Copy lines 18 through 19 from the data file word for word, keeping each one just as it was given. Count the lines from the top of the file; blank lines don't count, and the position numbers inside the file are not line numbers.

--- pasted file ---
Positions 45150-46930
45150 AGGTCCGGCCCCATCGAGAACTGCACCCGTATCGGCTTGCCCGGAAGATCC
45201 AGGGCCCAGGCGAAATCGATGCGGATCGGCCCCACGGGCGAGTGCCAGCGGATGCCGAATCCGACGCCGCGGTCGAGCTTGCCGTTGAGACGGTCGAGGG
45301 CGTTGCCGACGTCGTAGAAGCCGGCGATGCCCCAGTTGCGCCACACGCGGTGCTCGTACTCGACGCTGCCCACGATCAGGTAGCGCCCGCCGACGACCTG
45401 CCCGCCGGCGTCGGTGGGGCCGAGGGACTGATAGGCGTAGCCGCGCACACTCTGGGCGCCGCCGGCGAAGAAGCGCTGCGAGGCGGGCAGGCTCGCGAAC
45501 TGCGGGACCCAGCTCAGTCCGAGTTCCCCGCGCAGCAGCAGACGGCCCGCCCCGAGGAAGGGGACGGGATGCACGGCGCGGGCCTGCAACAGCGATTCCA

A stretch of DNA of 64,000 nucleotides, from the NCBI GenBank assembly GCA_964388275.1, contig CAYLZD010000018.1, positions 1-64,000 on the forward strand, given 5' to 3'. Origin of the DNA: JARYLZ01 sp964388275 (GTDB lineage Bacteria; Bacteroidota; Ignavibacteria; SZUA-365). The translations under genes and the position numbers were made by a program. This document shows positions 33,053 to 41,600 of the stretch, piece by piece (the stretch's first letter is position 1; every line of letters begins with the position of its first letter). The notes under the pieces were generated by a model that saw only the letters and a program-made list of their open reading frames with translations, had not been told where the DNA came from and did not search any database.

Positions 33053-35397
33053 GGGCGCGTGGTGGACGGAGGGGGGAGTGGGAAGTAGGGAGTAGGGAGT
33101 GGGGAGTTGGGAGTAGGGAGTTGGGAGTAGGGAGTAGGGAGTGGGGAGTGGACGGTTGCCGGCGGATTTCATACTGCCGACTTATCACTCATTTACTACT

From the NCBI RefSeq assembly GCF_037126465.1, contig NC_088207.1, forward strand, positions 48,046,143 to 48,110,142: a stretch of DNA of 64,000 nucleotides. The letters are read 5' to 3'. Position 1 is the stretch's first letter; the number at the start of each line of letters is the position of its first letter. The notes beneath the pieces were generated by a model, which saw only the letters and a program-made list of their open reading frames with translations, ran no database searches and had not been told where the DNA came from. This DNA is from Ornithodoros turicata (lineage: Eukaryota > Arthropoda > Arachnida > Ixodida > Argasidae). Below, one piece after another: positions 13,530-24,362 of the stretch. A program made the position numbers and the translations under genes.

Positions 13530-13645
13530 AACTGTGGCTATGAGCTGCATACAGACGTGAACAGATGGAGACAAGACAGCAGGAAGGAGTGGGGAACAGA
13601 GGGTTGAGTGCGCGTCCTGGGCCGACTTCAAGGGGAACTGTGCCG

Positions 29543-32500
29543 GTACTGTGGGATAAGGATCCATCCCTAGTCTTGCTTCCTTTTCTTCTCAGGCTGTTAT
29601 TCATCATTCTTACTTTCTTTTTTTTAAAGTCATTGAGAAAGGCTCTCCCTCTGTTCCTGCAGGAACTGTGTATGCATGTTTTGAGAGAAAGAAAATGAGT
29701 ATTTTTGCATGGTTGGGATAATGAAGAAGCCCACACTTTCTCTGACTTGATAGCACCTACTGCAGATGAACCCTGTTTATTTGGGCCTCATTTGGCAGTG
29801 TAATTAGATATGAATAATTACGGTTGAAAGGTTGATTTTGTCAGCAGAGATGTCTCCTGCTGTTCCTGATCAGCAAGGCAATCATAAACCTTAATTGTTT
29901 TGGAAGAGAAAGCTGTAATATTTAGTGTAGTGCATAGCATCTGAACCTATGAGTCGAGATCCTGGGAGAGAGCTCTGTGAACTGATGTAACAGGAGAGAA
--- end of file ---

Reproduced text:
29701 ATTTTTGCATGGTTGGGATAATGAAGAAGCCCACACTTTCTCTGACTTGATAGCACCTACTGCAGATGAACCCTGTTTATTTGGGCCTCATTTGGCAGTG
29801 TAATTAGATATGAATAATTACGGTTGAAAGGTTGATTTTGTCAGCAGAGATGTCTCCTGCTGTTCCTGATCAGCAAGGCAATCATAAACCTTAATTGTTT